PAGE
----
With many Monroe Countians trapped in their homes with family over the past three months, I wondered if we’d see a spike in divorces.
Well incoming clerk of court Lindsay Taylor was kind enough to check the numbers. After the first six months in 2020, from January to June, 62 Monroe County couples have filed for divorce. For the same period in 2019, 60 local couples had filed for divorce. So no big increase. In 2018, 71 Monroe County couples filed for divorce in that same period of time.
So if you’re looking for good news, maybe the COVID shutdown hasn’t been as bad for family life as we might have feared. Or maybe the attorneys are just behind in filing. I hope not.
News that Florida Power and Light, which owns Unit 4 at Plant Scherer, plans to close that part of the plant in 2022 is sobering news indeed. Plant Scherer is literally the golden goose of Monroe County. It pays 40 percent of our property taxes to the county government and schools. Take that away and…well, as Scarlett O’Hara said, I’ll think about that tomorrow.
Certainly the environmentalists have been attacking coal for a long time. Once Plant Scherer survived the Obama Administration with its promises to bankrupt coal plants, I thought we would be OK. Heavy-handed regulations have certainly made it harder for companies to operate coal plants at a profit. But what appears to be the biggest problem for coal is that natural gas has become so cheap. That’s thanks in large part to blasting into the earth with high-pressure water, so-called fracking, which has tapped into huge vats of natural gas. And when supply goes up, boys and girls, price goes down. So our country is increasingly being powered not by coal but by natural gas. While that’s good news for consumers, it may not be good for Monroe County and our No. 1 taxpayer.
So what does the future hold? Well, nobody knows. Georgia Power and the last two plant managers at Scherer have assured us that the plant is here for the long haul. They’ve spent billions to bring the plant up to date environmentally, we’re told. It’s too big of an investment to leave now.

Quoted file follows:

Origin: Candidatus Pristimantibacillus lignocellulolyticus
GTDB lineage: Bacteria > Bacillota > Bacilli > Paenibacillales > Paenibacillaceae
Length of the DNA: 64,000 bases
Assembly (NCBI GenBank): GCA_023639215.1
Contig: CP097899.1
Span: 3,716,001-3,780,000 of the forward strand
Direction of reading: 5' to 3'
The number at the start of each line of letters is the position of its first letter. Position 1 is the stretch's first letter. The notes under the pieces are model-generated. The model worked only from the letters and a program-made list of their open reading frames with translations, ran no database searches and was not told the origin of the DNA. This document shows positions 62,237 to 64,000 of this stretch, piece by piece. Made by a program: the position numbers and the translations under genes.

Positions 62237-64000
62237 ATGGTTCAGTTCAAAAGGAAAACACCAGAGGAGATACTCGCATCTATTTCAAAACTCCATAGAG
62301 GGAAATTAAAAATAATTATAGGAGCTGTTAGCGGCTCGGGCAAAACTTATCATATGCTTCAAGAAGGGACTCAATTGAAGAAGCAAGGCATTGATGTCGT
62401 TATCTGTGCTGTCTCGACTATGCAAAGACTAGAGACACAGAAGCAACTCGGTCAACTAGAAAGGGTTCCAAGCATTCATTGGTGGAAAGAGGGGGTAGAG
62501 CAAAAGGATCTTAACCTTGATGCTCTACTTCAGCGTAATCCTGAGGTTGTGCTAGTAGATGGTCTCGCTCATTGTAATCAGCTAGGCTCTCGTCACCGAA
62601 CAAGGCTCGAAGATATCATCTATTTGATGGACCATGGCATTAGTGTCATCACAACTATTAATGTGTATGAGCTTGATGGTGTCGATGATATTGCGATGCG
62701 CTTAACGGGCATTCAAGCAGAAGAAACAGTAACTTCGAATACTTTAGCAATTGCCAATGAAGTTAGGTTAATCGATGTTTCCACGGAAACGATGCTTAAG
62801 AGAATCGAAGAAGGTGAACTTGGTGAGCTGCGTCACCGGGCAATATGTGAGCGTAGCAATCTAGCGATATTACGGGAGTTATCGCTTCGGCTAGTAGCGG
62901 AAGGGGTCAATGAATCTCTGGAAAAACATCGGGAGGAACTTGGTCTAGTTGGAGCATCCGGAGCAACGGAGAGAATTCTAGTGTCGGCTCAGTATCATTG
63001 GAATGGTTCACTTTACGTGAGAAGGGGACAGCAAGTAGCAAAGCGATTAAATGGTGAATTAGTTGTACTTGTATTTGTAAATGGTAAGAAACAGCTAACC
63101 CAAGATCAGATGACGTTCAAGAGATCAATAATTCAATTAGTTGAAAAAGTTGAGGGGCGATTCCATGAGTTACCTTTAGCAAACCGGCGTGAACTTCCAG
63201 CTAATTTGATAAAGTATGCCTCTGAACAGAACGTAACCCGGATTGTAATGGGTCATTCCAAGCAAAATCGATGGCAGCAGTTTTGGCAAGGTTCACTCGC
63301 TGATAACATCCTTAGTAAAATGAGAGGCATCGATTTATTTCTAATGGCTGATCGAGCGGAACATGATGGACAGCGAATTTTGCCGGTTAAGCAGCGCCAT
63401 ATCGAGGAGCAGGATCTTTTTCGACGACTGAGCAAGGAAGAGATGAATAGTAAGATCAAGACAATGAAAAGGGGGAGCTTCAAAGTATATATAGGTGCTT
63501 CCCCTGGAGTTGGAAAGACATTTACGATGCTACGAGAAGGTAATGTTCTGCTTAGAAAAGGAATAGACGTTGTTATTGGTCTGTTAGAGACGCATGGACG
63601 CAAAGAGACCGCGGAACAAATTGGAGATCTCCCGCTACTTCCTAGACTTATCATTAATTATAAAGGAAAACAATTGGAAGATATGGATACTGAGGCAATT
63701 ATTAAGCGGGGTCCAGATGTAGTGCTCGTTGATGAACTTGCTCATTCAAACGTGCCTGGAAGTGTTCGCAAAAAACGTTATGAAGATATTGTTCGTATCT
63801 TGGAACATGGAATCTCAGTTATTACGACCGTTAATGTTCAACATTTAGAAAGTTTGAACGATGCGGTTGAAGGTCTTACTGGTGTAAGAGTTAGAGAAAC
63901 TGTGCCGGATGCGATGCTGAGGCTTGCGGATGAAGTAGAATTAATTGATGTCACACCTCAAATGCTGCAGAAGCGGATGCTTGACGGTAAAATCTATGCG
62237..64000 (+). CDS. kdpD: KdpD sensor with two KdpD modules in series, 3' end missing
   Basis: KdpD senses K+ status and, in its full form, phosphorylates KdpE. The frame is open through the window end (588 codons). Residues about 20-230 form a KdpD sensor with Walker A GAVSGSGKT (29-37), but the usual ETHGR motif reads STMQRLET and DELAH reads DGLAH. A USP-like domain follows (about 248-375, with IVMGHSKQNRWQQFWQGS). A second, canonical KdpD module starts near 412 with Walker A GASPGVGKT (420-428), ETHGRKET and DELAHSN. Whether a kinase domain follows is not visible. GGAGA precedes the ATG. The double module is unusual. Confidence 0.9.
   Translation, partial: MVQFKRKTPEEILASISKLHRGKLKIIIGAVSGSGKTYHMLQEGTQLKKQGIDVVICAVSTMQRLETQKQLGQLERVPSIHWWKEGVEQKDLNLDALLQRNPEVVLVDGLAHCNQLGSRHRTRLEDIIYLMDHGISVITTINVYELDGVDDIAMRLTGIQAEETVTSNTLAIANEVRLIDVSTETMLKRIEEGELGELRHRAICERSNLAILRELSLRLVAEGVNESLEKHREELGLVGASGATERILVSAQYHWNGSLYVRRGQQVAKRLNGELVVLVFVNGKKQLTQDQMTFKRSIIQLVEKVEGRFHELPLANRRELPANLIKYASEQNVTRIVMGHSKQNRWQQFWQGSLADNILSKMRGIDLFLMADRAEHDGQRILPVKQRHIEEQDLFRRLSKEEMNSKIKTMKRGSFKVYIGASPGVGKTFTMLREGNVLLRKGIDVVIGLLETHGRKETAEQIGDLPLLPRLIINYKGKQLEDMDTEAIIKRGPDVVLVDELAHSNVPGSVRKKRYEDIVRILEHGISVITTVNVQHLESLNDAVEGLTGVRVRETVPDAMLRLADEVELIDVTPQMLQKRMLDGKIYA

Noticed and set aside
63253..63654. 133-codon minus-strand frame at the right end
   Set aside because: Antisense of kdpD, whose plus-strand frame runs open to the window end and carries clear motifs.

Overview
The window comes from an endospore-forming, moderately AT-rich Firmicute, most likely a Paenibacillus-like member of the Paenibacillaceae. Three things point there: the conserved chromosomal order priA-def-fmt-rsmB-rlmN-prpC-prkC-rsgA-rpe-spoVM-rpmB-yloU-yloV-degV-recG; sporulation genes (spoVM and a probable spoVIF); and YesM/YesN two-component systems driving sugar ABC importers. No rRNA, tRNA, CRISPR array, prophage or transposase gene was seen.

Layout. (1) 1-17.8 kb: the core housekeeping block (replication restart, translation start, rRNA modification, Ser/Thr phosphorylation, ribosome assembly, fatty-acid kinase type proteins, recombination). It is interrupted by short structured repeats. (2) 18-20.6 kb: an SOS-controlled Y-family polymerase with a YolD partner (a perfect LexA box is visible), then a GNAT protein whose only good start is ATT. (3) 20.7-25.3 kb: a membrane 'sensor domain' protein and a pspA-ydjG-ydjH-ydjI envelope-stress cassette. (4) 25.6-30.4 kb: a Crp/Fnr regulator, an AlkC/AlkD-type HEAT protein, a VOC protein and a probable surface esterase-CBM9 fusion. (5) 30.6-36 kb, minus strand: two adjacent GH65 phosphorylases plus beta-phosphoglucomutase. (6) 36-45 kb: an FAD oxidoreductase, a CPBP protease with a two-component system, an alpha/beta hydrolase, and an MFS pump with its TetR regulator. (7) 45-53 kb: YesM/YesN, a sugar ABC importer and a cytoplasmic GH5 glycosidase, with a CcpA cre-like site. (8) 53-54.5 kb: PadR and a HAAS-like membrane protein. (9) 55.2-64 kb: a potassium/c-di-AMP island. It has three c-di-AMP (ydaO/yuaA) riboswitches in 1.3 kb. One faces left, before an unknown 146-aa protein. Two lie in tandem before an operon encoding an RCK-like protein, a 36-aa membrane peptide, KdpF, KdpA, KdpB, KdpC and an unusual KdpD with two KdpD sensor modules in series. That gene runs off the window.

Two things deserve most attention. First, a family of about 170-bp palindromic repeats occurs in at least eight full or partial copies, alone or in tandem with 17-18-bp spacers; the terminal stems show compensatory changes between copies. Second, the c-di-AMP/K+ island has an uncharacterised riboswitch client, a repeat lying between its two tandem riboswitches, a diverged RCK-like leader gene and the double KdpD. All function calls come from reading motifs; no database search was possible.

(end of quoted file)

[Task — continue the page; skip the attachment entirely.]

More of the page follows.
I hope and pray they’re right.
Some of our friends in Juliette have blamed the plant for contaminating wells. Others say the contaminants in wells around Plant Scherer are no worse than areas without coal plants. I don’t know for sure. But I do wish the county had stuck to plans to hire Dr. Avner Vengosh from Duke, who could’ve told us whether the contamination was naturally occurring or from coal ash. Instead, we still don’t know for sure what’s happening in those wells. We just borrowed $20 million to take county water to those folks. Commissioners said we can pay off those loans without a tax increase due to an increasing property tax base. But if Plant Scherer shrinks or, heaven forbid, closes, we will have a big fiscal problem on our hands that will take generations to resolve.
I want to thank you, dear readers, again for your support this summer. The number of new subscriptions, kind messages and words of support have been overwhelming. We’re having to get a real, bonafide raffle barrel to handle all the names entered for the AR-15 drawing Friday. I’m glad to live in a county that celebrates both the First Amendment, as exercised weekly in this newspaper, and the Second Amendment, symbolized by the AR-15. It may seem like the angry mob is winning in this country — tearing down statues and trying to “cancel” people with whom they disagree. But your support tells me there’s a large silent majority banding together to preserve our freedoms and traditions that have made this the greatest country in human history. Happy Independence Day indeed!